What about October? Yeah, that has been a good one! After the time spent on the failed Curt Gowdy Festival, a few weeks of catch up work were needed on the academic side of things. Neverland was always calling, and without fail I followed the call. Now into my 30s, I have started to feel the constrain of time to finish the hardest and best lines found in the area. Triple X is one of those and for me the most difficult that feels like it is still possible. At great risk to all other aspects of my life I started going out every other day. During the week this includes a two hour drive in the afternoon, two hours on the project, and a drive home after dark. I vowed to continue in this schedule until the line is complete or winter blocks the road. All other previous sessions on the project had been random and spaced (not a good way to finish something hard). Four days on so far and the progress is much better than I had hoped for! The process of breaking down something nearly impossible, making small steps add up to larger steps, then seeing the possible from what was previously not is an experience beyond words. It is why many of us boulder and is an experience all it's own. I am completely taken by it! The motivation ours into other aspects of bouldering and life too.
Of course other boulders have to be climbed on some of those trips. The motivation is high and progress only adds to the addiction/madness. An example, Bryan Vansickle and I spent way too much on gas and time to drive three hours around the mountain to Bennett Peak. We spent a day there, crossed the ice cold Platte River, quickly finished an old project (now Down River Vibes V9), and drove all the way back to Laramie the same day. This allowed for a two hour session the following day on Triple X in a snow storm. It is border line crazy when you add up the two days and ten hours on the road for a V9 and an ass kicking in the freezing cold. I would do it again, probably this weekend.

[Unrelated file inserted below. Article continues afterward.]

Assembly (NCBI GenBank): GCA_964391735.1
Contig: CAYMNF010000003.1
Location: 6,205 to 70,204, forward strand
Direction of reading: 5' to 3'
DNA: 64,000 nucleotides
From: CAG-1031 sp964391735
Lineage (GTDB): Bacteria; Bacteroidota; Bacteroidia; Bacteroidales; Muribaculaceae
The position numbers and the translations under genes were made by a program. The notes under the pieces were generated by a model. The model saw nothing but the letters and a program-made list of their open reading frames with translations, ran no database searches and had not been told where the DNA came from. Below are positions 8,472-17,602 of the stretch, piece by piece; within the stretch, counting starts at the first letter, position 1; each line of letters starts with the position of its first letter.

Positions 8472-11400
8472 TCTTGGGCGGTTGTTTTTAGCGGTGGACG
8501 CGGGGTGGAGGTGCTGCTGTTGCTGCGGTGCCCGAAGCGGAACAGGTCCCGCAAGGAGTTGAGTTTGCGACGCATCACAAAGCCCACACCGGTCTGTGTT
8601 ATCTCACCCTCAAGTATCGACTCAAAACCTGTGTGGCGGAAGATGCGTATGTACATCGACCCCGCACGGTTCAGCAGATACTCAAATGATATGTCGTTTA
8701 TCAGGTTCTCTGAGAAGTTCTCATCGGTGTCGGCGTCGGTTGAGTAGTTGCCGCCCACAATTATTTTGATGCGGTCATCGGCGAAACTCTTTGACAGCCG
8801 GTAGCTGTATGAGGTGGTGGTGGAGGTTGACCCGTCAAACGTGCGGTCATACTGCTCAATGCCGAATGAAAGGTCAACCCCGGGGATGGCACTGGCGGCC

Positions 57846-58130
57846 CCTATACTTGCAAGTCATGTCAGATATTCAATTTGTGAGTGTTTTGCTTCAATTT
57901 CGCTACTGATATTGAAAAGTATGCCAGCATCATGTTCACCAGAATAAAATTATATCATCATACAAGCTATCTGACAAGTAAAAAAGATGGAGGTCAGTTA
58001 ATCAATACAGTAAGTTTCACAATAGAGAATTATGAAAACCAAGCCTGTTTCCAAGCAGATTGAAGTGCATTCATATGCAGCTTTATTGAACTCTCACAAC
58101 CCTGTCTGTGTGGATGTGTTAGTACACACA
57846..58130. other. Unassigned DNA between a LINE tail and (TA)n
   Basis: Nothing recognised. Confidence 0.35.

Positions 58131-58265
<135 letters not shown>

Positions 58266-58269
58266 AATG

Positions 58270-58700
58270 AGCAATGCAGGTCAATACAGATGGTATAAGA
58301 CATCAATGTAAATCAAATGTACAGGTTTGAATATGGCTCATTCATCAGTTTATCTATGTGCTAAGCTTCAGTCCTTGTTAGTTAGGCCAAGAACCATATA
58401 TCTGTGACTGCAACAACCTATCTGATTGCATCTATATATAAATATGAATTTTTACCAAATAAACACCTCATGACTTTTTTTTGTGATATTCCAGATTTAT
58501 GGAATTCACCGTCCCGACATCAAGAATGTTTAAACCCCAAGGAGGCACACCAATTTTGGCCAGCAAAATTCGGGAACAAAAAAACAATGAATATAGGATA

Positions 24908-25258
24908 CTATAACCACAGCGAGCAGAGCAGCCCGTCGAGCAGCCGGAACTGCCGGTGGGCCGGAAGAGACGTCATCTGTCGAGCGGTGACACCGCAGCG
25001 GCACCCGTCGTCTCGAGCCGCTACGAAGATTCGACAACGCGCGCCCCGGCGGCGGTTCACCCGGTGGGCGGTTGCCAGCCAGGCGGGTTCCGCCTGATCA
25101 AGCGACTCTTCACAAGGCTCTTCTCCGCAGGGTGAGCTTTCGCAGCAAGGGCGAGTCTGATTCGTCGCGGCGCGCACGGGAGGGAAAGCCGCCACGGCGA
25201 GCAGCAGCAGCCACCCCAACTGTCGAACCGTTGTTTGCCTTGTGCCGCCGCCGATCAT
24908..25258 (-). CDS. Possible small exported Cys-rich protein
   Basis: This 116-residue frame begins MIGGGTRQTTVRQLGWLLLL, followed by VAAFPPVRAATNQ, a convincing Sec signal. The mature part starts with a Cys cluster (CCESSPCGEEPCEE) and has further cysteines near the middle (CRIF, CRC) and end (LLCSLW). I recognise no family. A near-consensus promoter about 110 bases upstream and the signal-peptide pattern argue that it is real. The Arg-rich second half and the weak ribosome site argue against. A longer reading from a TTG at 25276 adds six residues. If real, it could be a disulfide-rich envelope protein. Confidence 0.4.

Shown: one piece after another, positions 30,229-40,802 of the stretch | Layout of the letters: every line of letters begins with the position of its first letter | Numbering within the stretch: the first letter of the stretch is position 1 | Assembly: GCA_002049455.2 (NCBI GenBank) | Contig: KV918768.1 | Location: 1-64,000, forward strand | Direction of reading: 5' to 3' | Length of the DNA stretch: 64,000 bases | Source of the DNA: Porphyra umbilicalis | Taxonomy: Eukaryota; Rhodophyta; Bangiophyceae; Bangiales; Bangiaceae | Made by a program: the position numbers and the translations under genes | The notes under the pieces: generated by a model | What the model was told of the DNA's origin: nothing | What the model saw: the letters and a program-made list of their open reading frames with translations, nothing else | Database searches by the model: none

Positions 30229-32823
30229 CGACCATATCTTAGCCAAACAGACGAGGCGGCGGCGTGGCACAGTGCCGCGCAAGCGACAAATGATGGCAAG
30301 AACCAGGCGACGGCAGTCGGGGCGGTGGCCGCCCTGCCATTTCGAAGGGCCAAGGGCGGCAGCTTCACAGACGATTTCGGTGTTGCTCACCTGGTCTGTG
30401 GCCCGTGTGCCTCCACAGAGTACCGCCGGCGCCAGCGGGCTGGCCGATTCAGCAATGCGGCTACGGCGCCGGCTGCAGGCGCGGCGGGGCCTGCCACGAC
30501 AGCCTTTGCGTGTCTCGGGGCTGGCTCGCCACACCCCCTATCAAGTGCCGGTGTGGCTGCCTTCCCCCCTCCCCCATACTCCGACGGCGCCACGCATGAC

At Neverland, Vansickle had cleaned a beautiful and huge roof, very reminiscent of Hueco Tanks. Luckily it is close to Triple X, so we managed to feed addiction for both of us. During the last trip Vansickle completed his line. Ultamak V8? and it is one of the best new big lines to go in at Neverland. It climbs like New Religion in Hueco Tanks, but has a harder start, longer moves, and a big round top. It is an area classic. The roof has several other possible problems and a long traversing problem Green Machine V6 I added as a warm up. An 8A+ feeling project climbs into Bryan's line, then follows a huge slash out the length of the beast, for what must be one of the finest power endurance lines I've seen. Anywhere but Wyoming this thing would be on glossy paper with a bunch of strong dudes talking about a stunner.
Going back tomorrow, and this weekend, just me and the dog.
Vansickle on his new problem Ultamak V8? in the huge Fern Roof of Neverland. Green Machine V6 starts on the far right near the blocks and climbs all the way left into the black flakes.

1 comment:

  1. Send Triple X!! It's good to hear the news of what's been getting done in the Laramie area. Ultamak looks great! Worth making a trip for.